• Representative Matt Krause Files “Come and Take it” Firearm Protection Bill

    • Feb 6, 2013

    AUSTIN, TEXAS – Yesterday, State Representative Matt Krause (R-Fort Worth) filed H.B. 928, which deals with the enforcement of federal firearm regulations by Texas state and local law enforcement agents. H.B. 928 is different from any other bill protecting Texas gun owners that has been proposed in the State Legislature thus far this session, as it creates a legal framework for state-directed cooperation, or noncooperation, putting Texas in control of the issue.

    H.B. 928 prevents our state resources from being used for the purpose of enforcing federal regulations on firearms. Simply put, if passed: No state/local law enforcement agency/officer may be deputized for the express purpose of enforcing a federal firearm regulation, and no state/local law enforcement agency/officer may aid a federal agency/officer in the enforcement of a federal firearm regulation that does not also exist in Texas law (i.e. bans on cosmetic features, magazine limitations, outright prohibitions, etc.). Texas is a large state, with millions of law-abiding gun owners. The federal government cannot possibly enforce intrusive regulations without the aid of the state. H.B. 928 will deny them that aid.

    “As a constitutional attorney, I have spent a great deal of time considering the best options for the state legislature to pursue in order to protect Texas gun owners,” said Rep. Matt Krause. “If passed, H.B. 928 would become state law which directs state resources on state conduct, and as such is beyond the scope of a federal court challenge. It both recognizes federal authority to enforce federal regulations, while also asserting Texas’ sovereignty and power to cooperate, or not cooperate, with the federal government where it can within the rule of law.”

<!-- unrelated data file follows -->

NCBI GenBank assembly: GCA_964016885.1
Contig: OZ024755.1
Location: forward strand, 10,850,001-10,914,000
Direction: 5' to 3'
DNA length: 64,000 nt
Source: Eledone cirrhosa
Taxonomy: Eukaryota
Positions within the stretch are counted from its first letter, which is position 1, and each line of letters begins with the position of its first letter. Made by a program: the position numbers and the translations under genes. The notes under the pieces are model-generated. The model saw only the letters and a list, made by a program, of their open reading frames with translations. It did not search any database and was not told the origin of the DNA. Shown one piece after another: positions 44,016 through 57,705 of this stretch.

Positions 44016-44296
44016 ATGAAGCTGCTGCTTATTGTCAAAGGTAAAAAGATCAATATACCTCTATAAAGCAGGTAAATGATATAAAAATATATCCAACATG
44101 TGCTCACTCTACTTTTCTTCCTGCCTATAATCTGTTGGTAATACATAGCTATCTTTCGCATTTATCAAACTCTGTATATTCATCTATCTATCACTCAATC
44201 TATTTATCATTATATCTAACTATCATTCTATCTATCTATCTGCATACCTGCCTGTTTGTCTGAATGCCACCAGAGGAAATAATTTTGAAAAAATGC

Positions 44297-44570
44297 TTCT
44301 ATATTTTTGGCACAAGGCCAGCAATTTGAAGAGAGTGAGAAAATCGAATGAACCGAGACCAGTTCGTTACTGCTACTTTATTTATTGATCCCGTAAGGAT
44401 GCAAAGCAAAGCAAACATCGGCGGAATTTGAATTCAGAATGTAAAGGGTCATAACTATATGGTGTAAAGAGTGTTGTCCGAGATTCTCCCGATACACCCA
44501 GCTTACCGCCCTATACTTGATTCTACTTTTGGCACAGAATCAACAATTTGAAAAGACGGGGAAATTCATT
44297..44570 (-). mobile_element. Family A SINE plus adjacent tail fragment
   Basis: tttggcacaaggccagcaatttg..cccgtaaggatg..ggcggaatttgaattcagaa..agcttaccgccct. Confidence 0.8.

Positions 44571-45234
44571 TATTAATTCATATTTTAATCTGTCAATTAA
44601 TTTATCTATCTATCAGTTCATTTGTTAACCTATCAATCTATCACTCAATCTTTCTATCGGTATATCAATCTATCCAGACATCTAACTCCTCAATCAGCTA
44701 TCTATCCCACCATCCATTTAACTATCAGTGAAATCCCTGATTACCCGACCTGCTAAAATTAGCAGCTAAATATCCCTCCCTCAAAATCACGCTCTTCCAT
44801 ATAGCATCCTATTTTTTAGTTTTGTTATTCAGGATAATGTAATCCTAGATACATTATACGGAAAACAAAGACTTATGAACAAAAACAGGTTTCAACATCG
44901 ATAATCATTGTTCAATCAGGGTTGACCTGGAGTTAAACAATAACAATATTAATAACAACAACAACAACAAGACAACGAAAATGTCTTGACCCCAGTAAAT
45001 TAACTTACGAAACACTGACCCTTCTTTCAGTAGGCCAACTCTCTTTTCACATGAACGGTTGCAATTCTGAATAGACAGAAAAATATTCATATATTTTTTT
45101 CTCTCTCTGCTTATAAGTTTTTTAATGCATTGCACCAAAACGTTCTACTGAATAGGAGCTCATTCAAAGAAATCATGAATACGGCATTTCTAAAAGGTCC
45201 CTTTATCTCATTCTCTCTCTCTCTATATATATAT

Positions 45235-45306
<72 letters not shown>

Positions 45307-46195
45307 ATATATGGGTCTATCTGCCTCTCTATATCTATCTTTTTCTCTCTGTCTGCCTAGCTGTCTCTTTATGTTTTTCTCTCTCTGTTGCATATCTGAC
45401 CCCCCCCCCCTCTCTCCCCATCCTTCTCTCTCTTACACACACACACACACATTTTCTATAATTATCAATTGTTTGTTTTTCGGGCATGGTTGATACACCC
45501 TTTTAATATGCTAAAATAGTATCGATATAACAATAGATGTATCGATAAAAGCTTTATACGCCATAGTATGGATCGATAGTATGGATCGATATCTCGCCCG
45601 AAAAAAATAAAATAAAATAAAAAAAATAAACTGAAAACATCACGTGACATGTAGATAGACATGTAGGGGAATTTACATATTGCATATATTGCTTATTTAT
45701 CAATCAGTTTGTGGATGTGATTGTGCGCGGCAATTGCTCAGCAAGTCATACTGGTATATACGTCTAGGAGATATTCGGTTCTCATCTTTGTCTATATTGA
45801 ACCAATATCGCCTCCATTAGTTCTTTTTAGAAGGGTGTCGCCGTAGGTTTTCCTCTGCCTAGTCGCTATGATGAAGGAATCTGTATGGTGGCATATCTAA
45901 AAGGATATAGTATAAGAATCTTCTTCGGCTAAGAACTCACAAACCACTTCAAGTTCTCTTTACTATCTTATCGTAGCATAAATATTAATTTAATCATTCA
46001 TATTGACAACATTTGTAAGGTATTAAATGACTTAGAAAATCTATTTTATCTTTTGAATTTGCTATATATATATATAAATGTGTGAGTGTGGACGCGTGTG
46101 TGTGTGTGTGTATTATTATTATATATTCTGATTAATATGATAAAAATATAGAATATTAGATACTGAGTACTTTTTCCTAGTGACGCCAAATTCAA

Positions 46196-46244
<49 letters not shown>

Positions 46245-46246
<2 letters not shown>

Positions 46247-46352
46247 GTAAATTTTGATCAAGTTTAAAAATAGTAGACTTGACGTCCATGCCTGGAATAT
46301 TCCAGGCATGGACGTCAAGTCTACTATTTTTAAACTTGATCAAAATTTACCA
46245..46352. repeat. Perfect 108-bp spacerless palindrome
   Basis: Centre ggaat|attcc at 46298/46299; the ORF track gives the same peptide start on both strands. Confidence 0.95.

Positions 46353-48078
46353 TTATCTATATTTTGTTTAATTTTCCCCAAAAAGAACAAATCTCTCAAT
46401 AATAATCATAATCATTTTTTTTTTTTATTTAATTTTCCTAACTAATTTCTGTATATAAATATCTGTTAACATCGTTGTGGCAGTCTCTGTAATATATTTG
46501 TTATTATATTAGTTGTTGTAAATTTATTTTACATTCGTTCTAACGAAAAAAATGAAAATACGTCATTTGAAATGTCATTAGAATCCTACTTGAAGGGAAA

The idea behind this bill arose from the works of Mario Loyola, Director of the Center for Tenth Amendment Studies with the Texas Public Policy Foundation. He has written extensively on federalism, state/federal cooperation and coercion, and how state legislators can best protect the 2nd Amendment rights of their citizens. In his article States and the Gun-Control Fight, Mario Loyola writes:

    We know that federal law cannot require state agencies to participate in a federal program. We know that because the Supreme Court’s most important federalism case of the last 30 years – Printz. v. United States (1997) – tells us that the federal government can’t command the states to do anything. In fact, Printz struck down a part of the Brady Act that required state officials to process background checks on prospective gun purchasers. The Court ruled that this offended ‘the structural framework of dual sovereignty.’ In a classic opinion by Justice Antonin Scalia, the Court observed, ‘The power of the Federal Government would be augmented immeasurably if it were able to impress into its service–and at no cost to itself–the police officers of the 50 States.’

    “H.B. 928 ensures that Texas leads on the 2nd Amendment and our resources are not utilized by the federal government to infringe upon the rights of our citizens,” said Rep. Matt Krause. “If they want to, they can come and take it, but we will not help them in any way.”